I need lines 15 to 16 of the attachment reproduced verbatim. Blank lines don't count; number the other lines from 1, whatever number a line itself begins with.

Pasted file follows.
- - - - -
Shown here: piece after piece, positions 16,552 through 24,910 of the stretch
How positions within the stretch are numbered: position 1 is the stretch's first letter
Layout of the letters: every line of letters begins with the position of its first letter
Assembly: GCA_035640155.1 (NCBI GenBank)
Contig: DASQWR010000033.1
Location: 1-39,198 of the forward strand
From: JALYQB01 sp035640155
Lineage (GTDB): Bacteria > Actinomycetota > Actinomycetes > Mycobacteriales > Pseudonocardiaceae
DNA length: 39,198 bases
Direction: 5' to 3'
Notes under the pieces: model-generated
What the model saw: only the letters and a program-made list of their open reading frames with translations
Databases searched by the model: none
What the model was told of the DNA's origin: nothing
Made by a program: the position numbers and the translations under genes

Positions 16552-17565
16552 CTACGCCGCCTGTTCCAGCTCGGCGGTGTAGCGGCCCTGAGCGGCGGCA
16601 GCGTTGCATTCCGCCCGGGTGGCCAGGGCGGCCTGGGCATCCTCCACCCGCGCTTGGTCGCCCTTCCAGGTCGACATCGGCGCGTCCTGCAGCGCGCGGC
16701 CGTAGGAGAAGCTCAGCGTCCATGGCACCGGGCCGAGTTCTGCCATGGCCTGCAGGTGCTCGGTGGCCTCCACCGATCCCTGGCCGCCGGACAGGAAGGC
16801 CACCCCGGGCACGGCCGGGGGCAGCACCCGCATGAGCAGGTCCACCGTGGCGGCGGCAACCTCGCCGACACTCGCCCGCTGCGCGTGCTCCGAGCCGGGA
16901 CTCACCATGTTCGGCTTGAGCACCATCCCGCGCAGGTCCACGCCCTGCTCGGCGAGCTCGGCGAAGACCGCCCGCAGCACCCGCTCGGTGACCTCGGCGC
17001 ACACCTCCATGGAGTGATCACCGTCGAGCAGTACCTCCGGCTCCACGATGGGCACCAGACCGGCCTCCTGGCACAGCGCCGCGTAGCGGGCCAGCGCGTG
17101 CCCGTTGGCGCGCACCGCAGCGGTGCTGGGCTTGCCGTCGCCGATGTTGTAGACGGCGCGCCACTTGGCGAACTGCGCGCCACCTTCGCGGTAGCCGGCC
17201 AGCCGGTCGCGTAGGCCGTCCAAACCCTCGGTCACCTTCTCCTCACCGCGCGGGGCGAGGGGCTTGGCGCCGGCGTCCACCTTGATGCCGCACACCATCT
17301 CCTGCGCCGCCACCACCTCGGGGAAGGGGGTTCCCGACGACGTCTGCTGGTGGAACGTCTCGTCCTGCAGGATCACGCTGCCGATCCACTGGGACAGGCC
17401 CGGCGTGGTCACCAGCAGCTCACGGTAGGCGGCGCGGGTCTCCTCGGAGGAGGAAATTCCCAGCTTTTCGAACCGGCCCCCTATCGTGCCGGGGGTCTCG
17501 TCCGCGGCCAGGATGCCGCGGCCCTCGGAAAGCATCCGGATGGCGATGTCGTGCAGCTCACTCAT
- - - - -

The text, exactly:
Made by a program: the position numbers and the translations under genes

Positions 16552-17565